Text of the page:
For today’s–slightly late, sorry!–Twin Thursday, Rachel and I will be talking about beta readers. Who they are, what they do, and how to find a good one. This will be the first of an ongoing series, if all goes well. Be sure to head over to her blog at Undivinelight to see her take! (Also, don’t worry–I haven’t forgotten about Agent Hunt! I do plan on getting back to it once life settles!)
First, what is a beta? A beta, or beta reader, is a person who reads an early draft of your story or novel and gives you feedback to improve it. Ideally, they’re going into it blind with no expectations of what the story is about or any spoilers. I know it’s tempting to talk about the BRILLIANT thing you came up with for chapter four, but try not to tell them. You want an honest first reaction to it.
Much as we as writers like to think otherwise, we don’t catch everything. We can’t; we’re just too close to the work to see its flaws. Therefore, a beta’s primary responsibility is to respond to the story on the level of a layperson. If they happen to be well-versed in craft, so much the better; it can only help you if they’re able to say, for example, that your pacing here is slow or the tension in this arc is lacking. But, on the whole, they’re reading for comprehension, flow, and appeal. Is the story too long or too short? Predictable? Nonsensical? Are there plot-holes or unresolved threads? Sections where your characterization slips? These are among the things a beta should be told to look for.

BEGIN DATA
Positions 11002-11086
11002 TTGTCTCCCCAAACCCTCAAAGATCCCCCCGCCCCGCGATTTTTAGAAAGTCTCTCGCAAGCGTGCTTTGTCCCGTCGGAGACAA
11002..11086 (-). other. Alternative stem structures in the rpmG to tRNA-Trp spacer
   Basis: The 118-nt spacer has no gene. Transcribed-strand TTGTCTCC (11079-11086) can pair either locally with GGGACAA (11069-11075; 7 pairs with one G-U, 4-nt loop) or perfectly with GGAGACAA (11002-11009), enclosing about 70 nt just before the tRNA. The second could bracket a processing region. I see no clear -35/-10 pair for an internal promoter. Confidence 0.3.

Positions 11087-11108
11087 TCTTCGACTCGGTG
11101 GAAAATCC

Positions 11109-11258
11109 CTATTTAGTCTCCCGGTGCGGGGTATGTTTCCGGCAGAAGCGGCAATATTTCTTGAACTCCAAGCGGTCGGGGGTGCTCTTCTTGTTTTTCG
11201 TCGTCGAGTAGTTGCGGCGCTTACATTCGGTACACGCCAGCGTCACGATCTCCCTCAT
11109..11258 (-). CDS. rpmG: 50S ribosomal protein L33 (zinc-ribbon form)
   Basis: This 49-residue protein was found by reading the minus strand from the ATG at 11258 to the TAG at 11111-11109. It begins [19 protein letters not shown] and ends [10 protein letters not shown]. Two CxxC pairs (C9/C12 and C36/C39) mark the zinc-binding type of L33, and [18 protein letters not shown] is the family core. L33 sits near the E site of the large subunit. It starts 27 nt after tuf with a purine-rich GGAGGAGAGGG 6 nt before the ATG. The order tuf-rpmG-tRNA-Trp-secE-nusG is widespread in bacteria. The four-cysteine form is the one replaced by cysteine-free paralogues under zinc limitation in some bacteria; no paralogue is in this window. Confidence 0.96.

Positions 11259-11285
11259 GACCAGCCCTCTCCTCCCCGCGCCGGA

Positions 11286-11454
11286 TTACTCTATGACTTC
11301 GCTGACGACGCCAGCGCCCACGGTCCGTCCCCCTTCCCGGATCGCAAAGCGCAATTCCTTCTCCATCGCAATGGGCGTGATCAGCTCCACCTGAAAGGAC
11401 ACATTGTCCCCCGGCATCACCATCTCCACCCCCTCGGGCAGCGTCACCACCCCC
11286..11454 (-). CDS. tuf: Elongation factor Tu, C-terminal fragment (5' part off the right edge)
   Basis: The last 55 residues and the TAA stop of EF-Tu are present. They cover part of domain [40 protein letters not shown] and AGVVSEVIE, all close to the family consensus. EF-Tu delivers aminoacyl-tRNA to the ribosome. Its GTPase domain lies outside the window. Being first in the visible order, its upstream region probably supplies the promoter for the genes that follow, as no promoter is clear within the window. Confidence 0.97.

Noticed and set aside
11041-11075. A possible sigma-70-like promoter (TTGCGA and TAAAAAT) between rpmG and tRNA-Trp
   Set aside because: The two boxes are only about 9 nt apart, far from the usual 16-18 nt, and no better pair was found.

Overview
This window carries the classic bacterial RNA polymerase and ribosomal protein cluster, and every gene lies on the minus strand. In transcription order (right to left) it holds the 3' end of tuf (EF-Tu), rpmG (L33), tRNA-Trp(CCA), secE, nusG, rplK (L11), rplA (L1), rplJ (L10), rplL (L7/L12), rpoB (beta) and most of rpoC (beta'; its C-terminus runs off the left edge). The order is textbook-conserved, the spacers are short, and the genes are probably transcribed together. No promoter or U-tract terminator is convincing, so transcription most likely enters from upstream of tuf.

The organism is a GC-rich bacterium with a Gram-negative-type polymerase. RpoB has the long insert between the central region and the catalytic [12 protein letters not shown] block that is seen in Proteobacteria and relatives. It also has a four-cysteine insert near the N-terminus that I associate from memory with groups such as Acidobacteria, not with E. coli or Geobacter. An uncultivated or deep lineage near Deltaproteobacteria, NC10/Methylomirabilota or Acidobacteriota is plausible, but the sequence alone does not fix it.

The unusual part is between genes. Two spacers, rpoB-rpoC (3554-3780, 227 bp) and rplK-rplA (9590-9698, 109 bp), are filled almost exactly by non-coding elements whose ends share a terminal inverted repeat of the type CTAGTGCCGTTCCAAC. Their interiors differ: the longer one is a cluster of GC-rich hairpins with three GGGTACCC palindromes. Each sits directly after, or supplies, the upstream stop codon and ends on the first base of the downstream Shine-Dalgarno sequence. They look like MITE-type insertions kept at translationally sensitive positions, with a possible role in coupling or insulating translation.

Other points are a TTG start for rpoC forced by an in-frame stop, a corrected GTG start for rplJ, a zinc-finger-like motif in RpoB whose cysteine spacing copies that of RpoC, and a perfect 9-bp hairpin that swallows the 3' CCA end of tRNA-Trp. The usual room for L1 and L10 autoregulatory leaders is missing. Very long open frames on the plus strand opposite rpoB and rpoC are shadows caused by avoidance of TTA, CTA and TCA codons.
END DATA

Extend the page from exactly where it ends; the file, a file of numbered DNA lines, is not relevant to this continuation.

The other thing you’ll want to ask your betas for is to pay attention to the parts of the story they enjoyed. If the dialogue sparkled or if the villain scared them witless. It’s easy as a writer to dwell too long on the things we need to fix. It’s good sometimes to get some distance from that and follow up with some positive news.
Next week, I’ll hopefully talk about what makes a good beta reader and a few things to avoid. Happy wording!